Here's our look at the Trump administration and the rest of Washington:
- Anthony Scaramucci is forced out just 10 days after being named incoming White House communications director
- White House says Trump is fully confident in his Cabinet, apparently including Atty. Gen. Jeff Sessions
- Trump swears in retired Gen. John F. Kelly as his new chief of staff
- The most notable firings and resignations in the Trump White House
President Trump still has confidence in Atty. Gen. Jeff Sessions and special counsel Robert S. Mueller III’s job is safe, at least for now, White House spokeswoman Sarah Huckabee Sanders told reporters on Thursday.
“He was disappointed in Atty. Gen. Sessions’ decision to recuse himself" from the Justice Department investigation into potential collusion last year between the Russian government and the Trump campaign, Sanders said. "But clearly he has confidence in him or he would not be the attorney general.”
That was unclear, however, after the scathing comments Trump made in an interview with the New York Times published late Wednesday. The president lashed out at the top leaders at the Justice Department and FBI, but especially at Sessions, provoking immediate speculation whether the attorney general would resign or be fired.
On Thursday, Sessions told reporters he would continue in his job as long as "appropriate."
In the interview, Trump said he would not have picked Sessions, the former Alabama senator who was one of his earliest and closest supporters, had he known Sessions would recuse himself from the Russia investigation.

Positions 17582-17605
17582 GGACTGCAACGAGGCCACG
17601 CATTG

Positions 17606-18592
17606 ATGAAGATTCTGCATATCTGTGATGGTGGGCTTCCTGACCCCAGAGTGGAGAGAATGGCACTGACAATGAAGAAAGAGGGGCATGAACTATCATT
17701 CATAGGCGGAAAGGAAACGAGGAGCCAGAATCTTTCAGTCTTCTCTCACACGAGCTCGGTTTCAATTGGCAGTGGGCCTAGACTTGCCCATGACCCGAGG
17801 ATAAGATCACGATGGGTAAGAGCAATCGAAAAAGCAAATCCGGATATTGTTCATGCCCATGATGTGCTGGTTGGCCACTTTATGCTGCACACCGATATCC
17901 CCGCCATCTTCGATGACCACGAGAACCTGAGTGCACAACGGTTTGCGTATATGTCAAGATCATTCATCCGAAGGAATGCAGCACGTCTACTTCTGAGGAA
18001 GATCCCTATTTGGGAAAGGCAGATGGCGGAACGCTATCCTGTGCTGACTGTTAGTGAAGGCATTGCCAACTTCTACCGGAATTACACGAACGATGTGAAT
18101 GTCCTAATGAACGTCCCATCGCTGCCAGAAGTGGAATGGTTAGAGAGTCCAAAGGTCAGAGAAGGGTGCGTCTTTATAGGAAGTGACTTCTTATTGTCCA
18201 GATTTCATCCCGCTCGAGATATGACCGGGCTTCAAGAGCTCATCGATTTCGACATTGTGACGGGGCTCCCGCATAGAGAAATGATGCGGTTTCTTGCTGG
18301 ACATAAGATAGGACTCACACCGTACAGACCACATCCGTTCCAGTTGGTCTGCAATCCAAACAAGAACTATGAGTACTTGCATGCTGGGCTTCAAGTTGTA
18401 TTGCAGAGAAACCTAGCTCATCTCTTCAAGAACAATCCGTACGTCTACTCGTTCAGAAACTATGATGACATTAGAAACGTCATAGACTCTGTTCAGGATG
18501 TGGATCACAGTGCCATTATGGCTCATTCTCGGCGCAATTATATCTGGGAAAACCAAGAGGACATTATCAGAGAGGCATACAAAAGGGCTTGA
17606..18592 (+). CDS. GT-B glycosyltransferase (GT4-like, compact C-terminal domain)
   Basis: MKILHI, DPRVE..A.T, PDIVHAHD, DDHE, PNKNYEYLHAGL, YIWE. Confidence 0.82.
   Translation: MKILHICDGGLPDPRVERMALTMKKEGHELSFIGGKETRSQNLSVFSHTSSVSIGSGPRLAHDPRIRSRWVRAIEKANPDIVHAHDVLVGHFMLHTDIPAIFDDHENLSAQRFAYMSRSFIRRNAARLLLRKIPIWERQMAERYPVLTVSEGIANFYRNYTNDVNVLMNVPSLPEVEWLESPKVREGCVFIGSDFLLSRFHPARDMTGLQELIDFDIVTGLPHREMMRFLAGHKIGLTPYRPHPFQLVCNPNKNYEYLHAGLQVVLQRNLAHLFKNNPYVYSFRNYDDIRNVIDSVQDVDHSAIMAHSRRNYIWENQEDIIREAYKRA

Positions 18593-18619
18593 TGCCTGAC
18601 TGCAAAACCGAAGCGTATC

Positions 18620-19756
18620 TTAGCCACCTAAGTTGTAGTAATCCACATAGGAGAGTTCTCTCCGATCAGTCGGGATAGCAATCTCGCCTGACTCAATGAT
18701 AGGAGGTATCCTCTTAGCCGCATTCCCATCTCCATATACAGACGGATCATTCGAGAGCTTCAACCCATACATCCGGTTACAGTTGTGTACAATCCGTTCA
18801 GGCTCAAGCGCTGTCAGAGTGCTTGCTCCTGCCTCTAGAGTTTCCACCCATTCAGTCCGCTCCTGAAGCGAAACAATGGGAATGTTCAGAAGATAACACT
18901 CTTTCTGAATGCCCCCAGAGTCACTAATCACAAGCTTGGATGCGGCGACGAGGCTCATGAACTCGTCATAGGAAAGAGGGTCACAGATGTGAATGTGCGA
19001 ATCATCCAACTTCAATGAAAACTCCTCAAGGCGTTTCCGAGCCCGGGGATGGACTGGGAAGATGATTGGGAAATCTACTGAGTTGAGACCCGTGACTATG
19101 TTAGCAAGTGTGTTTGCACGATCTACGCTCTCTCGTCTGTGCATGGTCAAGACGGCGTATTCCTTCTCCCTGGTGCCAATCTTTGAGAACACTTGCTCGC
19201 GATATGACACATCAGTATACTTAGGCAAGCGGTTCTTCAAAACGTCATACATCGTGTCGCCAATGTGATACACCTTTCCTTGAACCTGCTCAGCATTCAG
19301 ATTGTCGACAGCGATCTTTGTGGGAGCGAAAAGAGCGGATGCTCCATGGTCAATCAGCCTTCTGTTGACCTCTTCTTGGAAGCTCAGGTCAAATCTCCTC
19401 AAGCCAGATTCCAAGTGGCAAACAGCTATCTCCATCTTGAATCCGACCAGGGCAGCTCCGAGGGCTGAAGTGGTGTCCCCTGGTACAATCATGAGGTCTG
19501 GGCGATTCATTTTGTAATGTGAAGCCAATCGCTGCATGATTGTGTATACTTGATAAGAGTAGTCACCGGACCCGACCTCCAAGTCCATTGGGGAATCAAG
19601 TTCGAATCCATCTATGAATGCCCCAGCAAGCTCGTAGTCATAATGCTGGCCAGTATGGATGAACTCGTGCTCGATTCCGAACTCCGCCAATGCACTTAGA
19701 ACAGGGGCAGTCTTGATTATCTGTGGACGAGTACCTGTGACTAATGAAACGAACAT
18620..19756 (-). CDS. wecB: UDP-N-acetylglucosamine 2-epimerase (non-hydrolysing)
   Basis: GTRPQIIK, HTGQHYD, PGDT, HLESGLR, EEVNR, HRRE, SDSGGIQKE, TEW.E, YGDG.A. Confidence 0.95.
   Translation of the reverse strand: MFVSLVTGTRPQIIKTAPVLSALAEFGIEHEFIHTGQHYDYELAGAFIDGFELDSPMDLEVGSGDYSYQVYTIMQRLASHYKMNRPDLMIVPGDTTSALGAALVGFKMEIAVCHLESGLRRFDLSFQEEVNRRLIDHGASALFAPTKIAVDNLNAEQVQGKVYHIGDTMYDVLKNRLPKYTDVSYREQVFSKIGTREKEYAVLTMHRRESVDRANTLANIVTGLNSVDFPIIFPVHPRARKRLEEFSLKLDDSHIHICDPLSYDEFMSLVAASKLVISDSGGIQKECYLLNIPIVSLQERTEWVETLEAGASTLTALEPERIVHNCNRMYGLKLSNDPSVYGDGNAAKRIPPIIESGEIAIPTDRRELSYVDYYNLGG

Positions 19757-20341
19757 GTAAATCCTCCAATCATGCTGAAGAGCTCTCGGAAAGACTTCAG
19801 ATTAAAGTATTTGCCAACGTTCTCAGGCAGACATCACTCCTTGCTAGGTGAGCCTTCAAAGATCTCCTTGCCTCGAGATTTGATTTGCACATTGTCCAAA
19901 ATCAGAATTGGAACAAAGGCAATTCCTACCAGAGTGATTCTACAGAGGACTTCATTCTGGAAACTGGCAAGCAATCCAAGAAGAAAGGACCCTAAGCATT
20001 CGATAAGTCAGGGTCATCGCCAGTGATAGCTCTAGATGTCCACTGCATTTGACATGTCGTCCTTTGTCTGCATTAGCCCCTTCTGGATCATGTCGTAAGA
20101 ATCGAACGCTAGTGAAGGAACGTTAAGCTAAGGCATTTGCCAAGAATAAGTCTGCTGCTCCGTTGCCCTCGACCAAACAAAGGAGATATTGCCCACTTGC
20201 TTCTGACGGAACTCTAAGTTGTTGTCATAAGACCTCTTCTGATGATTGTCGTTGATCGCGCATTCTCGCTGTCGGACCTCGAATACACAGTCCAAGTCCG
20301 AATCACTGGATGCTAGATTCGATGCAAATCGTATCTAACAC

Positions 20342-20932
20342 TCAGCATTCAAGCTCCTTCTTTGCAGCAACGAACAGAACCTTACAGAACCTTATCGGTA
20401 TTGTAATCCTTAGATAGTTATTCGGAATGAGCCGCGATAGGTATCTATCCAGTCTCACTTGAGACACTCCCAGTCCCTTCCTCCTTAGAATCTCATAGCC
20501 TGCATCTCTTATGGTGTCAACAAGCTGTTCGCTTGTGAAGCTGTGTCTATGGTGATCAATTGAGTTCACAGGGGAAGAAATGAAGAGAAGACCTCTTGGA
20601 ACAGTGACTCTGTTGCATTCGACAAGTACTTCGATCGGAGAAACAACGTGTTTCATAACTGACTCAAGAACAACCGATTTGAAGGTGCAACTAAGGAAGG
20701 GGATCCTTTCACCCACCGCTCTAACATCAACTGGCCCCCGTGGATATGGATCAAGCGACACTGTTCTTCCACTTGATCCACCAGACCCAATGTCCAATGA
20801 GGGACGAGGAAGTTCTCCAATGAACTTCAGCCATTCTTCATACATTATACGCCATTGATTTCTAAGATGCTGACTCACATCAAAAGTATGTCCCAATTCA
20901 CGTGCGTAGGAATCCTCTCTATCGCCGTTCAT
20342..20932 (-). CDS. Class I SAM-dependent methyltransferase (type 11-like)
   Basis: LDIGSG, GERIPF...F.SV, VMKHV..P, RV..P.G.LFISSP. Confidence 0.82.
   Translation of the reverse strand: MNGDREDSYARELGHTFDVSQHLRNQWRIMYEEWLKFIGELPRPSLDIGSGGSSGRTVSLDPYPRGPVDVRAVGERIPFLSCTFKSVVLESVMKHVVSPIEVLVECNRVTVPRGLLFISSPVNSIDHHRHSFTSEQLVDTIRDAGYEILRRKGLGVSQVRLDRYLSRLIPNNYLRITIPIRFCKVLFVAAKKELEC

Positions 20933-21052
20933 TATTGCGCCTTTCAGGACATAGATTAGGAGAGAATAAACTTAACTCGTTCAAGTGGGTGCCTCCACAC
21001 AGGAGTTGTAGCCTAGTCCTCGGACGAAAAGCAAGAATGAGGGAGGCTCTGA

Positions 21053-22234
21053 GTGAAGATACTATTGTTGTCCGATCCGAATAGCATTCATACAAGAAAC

Sessions' recusal early in the administration, which was widely praised at the time given his own previously undisclosed contacts with Russian officials during the 2016 campaign, began a series of developments that led to the appointment of Mueller as special counsel in May.
Trump also accused Mueller, a former FBI director, as well as others in his office and at the top of the Justice Department of having conflicts of interest.
Sanders said that if Trump wanted Sessions to resign, he would not use hints.
“You know this president well enough to know that if he wanted somebody to take an action he would make that quite clear,” she said.
But in the case of Mueller, she did not back off Trump’s implied threat in the interview that the president could try to have him removed as special counsel should Mueller's investigation expand to encompass Trump's financial affairs. Sanders said only that his job is safe “at this time.”
“I can’t predict everything that could possibly take place in the future and what Mueller could potentially do,” she said.
Sanders fended off several questions about whether Trump was threatening Mueller or the independence of the investigation and of the Justice Department generally.
Asked whether the president believes Sessions serves him personally or is beholden to the Constitution, she said, "I think that’s kind of a 'both'.” she said.
“Obviously the attorney general’s job is to follow and uphold the Constitution, but also every member of the Cabinet and the administration serves at the pleasure of the president,” Sanders said.